Citation from "Directory of the Ancestral Heads of New England Families, 1620-1700", compiled by Frank R. HOLMES.


"Place name from Cleveland, Yorkshire, Eng.; a corruption of Cliff-lane, so-called from it being steep and almost impassable with cliffs and rocks. The family is descended from Thorkill, a Saxon who, at the time of the Conquest, assumed the name De Cliveland from the ancient seat of the family in Yorkshire.

Citation from "The Cleveland Genealogy" by Edmund Janes Cleveland, Published 1899; the chapter "Origin of the Cleveland Family":

"The conquest of Britain was completed by the year A.D. 72, during the reign of Vespasian, by the Roman governor Julius Agricola, who penetrated north of the river Tay. By an enlightened policy, Agricola taught the Britons the arts, introduced laws and government among them, and induced them to lay aside their barbarous customs.

"The name Caluvium was given to the district (now Cleveland, Yorkshire, Eng.,) either by Agricola or the Romans at some time during this period and the final departure of the Romans from Britain, A.D. 421, in the reign of Honorius. The name Caluvium, by the time of the Norman Conquest, 1066, had become Cliveland (or the Caluvian Lands, thus becoming descriptive), but, evidently contemporaneously with the changes in the surname, it gradually became Cleveland, which name it has always since borne."

Following this description are several extracts related to the origin of the name, taken from various other references available at the time. These extracts all differ in their suggestions as to the name origin. Most of them seem to emphasize either the nature of the earth at the site of Cleveland (it was clay, the water was muddy, and the word Caleva means muddy water) or they cite the presence of nearby cliffs (the cliff land or Cliff lane) notwithstanding the presence of the area itself being on the plains.

As cited in The Cleveland Genealogy, "The district of Cleveland in the North Riding of Yorkshire, Eng., is the original and ancient seat of the Cleveland and Cleaveland family, and from this place the family name is derived. Although not set down in the map as a geographical division, Cleveland is so beautiful and popular a part of England as to have been a subject of three histories...."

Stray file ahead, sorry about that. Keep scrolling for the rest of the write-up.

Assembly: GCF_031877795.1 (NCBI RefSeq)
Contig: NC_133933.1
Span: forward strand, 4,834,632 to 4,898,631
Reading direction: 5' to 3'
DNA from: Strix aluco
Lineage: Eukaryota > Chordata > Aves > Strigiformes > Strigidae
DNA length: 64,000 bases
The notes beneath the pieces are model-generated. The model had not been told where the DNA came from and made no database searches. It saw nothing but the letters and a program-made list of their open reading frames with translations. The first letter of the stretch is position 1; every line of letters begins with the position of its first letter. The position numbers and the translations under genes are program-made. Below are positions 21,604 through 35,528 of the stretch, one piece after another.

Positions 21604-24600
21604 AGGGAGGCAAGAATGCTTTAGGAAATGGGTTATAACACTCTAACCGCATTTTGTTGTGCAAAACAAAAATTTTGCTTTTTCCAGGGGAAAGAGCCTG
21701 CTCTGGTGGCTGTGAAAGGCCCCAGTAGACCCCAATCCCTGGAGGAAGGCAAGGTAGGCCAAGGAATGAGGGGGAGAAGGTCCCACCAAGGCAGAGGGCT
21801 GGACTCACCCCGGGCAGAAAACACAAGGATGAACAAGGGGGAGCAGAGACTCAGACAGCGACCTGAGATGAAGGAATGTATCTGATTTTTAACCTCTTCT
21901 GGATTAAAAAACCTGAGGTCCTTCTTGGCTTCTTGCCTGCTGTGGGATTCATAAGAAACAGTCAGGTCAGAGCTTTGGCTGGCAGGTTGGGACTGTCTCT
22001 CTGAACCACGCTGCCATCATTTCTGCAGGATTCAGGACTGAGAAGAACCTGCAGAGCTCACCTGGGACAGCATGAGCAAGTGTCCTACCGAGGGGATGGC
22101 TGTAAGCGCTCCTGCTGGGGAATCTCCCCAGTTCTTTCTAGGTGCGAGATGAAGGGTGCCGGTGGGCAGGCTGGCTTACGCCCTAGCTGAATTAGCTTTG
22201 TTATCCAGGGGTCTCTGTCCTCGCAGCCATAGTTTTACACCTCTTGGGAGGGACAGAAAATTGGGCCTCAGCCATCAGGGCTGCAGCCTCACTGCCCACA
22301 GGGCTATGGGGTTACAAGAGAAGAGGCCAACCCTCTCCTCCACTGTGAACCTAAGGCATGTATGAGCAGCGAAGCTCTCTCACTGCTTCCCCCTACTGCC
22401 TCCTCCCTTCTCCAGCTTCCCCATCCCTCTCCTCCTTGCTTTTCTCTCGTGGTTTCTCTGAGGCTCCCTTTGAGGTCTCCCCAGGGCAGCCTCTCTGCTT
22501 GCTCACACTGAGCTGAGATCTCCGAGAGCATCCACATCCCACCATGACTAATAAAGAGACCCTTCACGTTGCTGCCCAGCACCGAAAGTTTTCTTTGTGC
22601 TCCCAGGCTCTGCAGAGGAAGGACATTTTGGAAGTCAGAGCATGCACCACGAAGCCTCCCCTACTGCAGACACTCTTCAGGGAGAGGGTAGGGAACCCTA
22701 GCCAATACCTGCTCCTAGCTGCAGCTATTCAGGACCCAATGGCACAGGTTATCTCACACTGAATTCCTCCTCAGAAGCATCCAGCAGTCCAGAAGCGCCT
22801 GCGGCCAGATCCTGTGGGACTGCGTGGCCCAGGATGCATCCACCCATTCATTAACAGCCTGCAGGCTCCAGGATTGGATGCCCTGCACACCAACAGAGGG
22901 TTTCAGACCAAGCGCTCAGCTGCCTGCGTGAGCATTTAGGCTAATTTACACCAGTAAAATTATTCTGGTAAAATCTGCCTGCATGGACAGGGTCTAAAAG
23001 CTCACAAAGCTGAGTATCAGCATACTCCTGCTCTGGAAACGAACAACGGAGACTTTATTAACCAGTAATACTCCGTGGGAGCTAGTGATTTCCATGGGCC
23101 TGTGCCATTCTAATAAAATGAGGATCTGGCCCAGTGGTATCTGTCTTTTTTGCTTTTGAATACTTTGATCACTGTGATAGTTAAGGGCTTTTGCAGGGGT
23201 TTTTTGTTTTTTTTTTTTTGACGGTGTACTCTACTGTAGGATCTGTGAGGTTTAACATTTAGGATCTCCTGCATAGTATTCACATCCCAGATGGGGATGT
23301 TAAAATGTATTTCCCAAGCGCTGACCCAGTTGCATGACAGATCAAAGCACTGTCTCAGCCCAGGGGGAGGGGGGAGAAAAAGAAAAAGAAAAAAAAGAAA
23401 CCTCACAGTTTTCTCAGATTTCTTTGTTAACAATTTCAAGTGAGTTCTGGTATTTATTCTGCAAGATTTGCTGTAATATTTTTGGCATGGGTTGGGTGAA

The city of Cleveland, Ohio

Again, citing from The Cleveland Genealogy,

"The city was named Cleaveland by the surveyors of the Connecticut Land Company, July 22, 1796, in honor of Gen. Moses Cleaveland of Canturbury, Windham co., Conn., superintendent of the surveying party, and a general agent of the Conn. Land Co., who first landed on the eastern bank of the Cuyahoga river, and founded the town, July 22, 1796, which, in 1796, contained 4 inhabitants. The village of Cleaveland was incorporated Dec. 23, 1814. According to varying tradition the name of the village was changed to Cleveland in either or both the following manners: A newspaper was established in 1830; the editor, in preparing the heading, found the name too long to fit the form, so omitted the a from the name, The Cleveland Advertizer. In 1832, William Cleveland and Aaron Porter Cleveland settled in Cleveland, O., built stores, displayed their sign, Cleveland Brothers and Co., and influence the change of the name on the bills of the Bank of Cleveland. Cleveland Village had its boundaries extended, and was incorporated, March 1836, ... by the name of the City of Cleveland."

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